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Checkpoint: Praising Mass Effect’s Universe Edition


There are many games out there thick with lore. However, very few capture my attention and interest like Mass Effect’s and with good reason. A great deal of Mass Effect‘s backstory is told through optional audio entries which I often feel compelled to endulge in while I grab a snack to eat. I did this with the first Mass Effect and I’m repeating it with the sequel.

Why read manuals or in-game encyclopedia entries when I could get it all via narration? I much prefer to keep it all within the voice and aesthetics of the game and its universe. It may seem like a financially costly detail to include, but it shows commitment to the world and how much the developers want me to stay immersed.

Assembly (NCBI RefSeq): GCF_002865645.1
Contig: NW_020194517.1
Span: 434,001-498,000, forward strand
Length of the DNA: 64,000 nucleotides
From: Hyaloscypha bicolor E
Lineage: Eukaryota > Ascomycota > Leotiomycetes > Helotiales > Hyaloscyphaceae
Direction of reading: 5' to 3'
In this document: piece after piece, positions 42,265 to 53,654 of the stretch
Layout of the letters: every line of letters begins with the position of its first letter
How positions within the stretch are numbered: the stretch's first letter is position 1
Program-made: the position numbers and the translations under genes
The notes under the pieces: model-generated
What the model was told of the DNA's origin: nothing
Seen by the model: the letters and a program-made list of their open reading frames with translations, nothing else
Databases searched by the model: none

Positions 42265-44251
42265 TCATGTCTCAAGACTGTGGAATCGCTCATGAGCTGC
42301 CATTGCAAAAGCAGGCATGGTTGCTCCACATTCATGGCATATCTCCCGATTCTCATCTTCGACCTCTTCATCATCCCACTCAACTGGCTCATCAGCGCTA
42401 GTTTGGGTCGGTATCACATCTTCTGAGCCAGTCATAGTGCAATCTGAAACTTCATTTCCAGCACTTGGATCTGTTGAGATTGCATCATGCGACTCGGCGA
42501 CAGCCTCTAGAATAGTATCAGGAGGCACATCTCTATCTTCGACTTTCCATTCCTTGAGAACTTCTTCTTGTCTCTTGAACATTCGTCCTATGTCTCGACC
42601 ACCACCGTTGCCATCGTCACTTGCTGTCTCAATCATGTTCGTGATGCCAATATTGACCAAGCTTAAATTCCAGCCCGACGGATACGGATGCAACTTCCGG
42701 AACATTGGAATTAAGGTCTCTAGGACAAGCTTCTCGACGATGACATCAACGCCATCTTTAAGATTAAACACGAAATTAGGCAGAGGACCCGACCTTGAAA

Being immersed into Mass Effect‘s world requires more than just a bunch of voiced encyclopedia entries though. The politics, the problems and the people need to feel real as well. Nearly every problem in the Mass Effect universe felt plausible. Some of it may seem like jargon, but there’s usually an explanation to every little thing that happens within this universe.

However, no matter how well a developer integrates its lore, it takes more than an immersive world to make a good game. Sharp execution and strong mechanics are also required. The original Mass Effect was a bit sketchy in both areas, however it did show a lot of promise. And by the looks of things thus far, Mass Effect 2 is delivering on those promises which BioWare set out in 2007.

I suspect I’ll have a review of the game next week, but you really don’t need me to tell you how awesome Mass Effect 2 is.

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